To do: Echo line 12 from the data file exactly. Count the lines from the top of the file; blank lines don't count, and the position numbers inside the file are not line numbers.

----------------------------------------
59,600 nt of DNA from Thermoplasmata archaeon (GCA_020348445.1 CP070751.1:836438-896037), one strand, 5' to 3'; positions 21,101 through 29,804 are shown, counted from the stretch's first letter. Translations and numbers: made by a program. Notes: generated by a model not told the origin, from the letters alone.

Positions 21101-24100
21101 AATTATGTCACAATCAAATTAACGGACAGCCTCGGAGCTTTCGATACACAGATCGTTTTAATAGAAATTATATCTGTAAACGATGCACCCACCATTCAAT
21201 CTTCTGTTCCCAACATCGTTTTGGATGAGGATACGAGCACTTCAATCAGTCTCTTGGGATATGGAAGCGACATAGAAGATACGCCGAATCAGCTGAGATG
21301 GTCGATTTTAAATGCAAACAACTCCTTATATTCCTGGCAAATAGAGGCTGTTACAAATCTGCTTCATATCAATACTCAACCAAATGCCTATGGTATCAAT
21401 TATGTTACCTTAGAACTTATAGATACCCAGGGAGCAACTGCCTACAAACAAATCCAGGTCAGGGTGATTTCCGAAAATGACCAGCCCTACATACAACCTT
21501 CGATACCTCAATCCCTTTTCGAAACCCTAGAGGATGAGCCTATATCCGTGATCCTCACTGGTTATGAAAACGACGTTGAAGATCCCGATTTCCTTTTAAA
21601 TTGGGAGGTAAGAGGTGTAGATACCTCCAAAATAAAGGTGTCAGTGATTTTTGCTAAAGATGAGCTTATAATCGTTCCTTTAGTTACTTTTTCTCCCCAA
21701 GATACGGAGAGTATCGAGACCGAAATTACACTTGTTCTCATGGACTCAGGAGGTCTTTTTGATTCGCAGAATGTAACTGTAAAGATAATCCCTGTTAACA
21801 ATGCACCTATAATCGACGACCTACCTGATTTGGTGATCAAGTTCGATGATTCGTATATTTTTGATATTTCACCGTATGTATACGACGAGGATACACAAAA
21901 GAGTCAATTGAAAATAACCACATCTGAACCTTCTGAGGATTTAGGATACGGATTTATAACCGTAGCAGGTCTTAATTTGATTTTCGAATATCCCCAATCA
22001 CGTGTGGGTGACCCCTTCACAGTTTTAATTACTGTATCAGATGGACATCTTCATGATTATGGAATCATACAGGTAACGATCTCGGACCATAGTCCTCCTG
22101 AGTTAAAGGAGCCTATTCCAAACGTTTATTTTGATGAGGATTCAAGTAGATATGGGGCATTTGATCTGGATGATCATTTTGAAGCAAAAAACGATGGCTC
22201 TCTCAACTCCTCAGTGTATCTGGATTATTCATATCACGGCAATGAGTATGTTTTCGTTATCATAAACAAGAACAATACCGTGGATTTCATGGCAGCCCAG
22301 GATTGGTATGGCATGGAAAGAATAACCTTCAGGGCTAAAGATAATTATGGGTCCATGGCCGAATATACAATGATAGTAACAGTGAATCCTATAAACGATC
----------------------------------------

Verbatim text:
22001 CGTGTGGGTGACCCCTTCACAGTTTTAATTACTGTATCAGATGGACATCTTCATGATTATGGAATCATACAGGTAACGATCTCGGACCATAGTCCTCCTG